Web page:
The Evolution of Google+ Continues

The Evolution of Google+ Continues

Those of us working in CSR and sustainability communications know that getting content OUT into the world is only the beginning. We are constantly on the hunt to reach the right audience— those who are interested corporate social responsibility and will take action. Any opportunity to boost awareness, get the news read, inspire policy makers or improve search rankings —all while tracking results — is a worthy one. Google plays an enormous role in content discovery and when Google makes demands or gives advice, communicators listen.

Over four years ago, I anxiously awaited my invite to Google+. As the invites spread across my office like wildfire, I stared at my computer screen, disappointed. That disappointment remained with underlying hints of hope, a flurry of activity here and there but NOTHING to inspire me to become a G+ power user. The transition of Google+ was filled with strong-armed tactics, forcing users to create a G+ account in order to access other Google features. Note: Social media is my profession and I ended up with four personal accounts. FOUR.

Like many others, I did my best to oblige — as reluctant as I was. After all, this is Google; master of search and analytics. Having an awesome Google+ page for an organization was supposed to improve search results. Awesome. Keeping up with algorithm changes with Google has become nearly impossible but integrations with G+ felt totally doable. Too bad Google+ failed at valuable analytics and the content of the G+ Pages appears to do little or nothing for improving search results (Note: Many localized businesses/organizations saw improvement but not much impact for national or global names).

Now, after cornering nearly every user and forcing them to create a G+ account, the “+” is now gone. While I can’t say that I will miss it I am curious as to the impact that this will have. Is this just another defunct Google pet project that we will all soon forget about? I say no.

While Google may have dropped the “+” the platform seems to still be very much alive. Google Hangouts is now a stand-alone app and is a GREAT tool for hosting a LIVE conversation with stakeholders about new CSR and sustainability initiatives or that hot new citizenship or diversity report. Photos have migrated away from the Google+ platform into its own app as well. This is another great tool to create a photostream to showcase the most recent company-wide volunteering effort.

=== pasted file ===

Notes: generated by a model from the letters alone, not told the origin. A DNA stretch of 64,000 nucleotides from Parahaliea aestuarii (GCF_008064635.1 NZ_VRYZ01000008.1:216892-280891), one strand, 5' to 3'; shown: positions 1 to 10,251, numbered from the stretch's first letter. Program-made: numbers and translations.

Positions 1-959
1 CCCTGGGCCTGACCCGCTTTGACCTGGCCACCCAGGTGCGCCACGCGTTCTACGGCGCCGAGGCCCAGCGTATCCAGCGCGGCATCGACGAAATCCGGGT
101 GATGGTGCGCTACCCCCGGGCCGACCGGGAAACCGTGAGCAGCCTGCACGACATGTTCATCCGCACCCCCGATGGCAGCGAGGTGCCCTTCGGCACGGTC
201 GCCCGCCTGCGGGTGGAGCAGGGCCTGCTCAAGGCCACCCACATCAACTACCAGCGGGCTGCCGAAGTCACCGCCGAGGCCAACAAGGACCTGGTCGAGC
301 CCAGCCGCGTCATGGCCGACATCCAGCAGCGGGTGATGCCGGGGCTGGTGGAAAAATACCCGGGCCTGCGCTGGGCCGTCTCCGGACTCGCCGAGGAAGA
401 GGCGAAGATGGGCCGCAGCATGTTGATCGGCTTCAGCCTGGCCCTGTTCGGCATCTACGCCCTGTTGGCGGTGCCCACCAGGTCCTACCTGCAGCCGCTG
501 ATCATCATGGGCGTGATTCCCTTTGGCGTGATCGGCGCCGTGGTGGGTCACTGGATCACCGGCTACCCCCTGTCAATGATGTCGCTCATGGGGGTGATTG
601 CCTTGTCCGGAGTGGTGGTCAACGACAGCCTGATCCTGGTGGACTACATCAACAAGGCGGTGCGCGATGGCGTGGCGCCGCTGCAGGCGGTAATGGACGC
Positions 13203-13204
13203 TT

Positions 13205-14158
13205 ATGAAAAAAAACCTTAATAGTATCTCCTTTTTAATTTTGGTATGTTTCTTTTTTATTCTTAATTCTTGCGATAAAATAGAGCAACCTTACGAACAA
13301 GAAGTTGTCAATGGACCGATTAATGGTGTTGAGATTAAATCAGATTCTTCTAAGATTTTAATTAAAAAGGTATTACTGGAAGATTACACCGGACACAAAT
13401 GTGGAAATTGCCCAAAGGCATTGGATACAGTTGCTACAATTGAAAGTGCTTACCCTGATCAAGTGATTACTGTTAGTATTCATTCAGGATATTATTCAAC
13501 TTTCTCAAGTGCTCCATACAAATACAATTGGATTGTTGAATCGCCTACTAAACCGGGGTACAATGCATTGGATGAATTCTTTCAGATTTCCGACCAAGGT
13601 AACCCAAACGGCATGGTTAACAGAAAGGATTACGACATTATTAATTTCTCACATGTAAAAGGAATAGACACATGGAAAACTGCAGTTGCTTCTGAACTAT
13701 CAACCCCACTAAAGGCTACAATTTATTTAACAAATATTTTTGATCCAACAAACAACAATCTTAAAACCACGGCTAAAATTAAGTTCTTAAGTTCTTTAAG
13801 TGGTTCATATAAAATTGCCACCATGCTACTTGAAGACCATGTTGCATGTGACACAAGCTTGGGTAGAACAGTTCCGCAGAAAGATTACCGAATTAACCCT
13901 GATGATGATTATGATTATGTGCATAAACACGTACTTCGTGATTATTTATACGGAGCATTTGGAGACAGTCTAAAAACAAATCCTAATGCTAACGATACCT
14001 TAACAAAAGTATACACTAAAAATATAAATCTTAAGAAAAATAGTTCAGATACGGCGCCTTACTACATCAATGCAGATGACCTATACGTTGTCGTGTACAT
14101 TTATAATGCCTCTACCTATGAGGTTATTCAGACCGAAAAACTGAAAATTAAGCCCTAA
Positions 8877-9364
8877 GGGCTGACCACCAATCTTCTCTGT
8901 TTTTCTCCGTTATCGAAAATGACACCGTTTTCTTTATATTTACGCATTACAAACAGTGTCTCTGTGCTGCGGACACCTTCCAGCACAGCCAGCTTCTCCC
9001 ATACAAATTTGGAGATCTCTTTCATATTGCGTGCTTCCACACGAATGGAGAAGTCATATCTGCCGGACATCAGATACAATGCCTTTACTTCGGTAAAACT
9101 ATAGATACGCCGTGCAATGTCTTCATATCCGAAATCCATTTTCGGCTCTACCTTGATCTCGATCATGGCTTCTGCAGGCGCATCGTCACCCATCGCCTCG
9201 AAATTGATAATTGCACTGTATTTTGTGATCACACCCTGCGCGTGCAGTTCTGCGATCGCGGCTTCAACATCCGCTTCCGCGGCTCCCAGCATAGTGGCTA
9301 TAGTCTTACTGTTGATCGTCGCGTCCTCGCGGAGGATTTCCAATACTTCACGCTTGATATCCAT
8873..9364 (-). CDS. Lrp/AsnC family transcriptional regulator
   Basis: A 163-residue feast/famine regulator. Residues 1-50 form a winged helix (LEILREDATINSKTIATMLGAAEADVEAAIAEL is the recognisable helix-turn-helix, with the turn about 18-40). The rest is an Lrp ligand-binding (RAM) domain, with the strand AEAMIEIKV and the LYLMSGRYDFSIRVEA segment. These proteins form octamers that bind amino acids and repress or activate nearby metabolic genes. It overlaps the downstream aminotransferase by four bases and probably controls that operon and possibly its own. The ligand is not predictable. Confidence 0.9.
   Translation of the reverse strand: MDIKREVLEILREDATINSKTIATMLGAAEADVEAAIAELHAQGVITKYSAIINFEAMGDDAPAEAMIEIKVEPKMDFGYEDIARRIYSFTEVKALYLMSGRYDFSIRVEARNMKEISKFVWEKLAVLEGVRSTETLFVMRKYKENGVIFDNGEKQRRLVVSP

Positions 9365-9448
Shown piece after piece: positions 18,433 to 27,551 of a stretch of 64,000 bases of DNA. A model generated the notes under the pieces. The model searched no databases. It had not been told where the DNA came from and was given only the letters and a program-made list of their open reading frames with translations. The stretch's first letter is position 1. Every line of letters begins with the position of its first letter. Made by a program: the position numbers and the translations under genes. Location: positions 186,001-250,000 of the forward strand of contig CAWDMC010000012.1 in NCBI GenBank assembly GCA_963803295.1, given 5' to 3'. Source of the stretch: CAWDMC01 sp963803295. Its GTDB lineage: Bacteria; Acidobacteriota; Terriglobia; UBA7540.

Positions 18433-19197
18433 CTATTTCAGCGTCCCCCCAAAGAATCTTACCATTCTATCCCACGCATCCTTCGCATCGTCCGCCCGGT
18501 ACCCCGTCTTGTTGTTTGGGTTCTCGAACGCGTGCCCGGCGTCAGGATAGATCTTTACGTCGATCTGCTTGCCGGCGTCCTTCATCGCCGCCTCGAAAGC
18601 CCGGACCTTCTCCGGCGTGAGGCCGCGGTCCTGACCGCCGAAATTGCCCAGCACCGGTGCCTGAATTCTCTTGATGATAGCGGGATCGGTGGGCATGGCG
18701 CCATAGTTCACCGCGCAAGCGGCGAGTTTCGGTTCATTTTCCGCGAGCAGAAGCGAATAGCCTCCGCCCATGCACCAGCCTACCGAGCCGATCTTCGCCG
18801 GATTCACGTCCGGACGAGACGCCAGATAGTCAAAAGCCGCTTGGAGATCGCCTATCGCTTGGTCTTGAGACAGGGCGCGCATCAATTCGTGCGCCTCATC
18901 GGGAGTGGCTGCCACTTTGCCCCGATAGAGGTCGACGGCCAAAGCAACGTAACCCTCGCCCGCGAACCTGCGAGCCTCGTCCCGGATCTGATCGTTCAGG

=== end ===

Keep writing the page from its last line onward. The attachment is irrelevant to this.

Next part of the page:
Losing the “+” did not slow down Google’s efforts to evolve search into a more social engine. Earlier this year, it was announced that Google now has a partnership with Twitter. Welcome to real-time search. Currently, this has only rolled out on mobile. Check out my recent post to find out what that means.

These changes to Google+ might come with mixed reaction, but I think Google should receive some applause here. (Yes, I just typed that.) Google has shown users that it listens to our complaints and praise and adjusts, all in a world where social media has warped the sense of time and everything is on instant demand; even social networks themselves can’t keep up.

Did anyone notice that Facebook, Twitter and LinkedIn updated their platforms in recent weeks? Love or hate these changes, these networks are just trying to keep up with user trends, shortened attentions spans and the demand of businesses to mature. For social media professionals like me, no two days are ever the same.

My advice? Keep making awesome content. Tell your CSR and sustainability story in interesting ways. Make the content bite-sized, entertaining and easy to digest. Don’t be afraid to share it on multiple networks but proceed with caution. ALWAYS consider the format of content and the audience of the network on which it is being posted.

As for Google+’s role in the social landscape? The plus sign might be gone, but Google executives insist the social network is still very much alive. I say it’s just another transition and we should all stay tuned.

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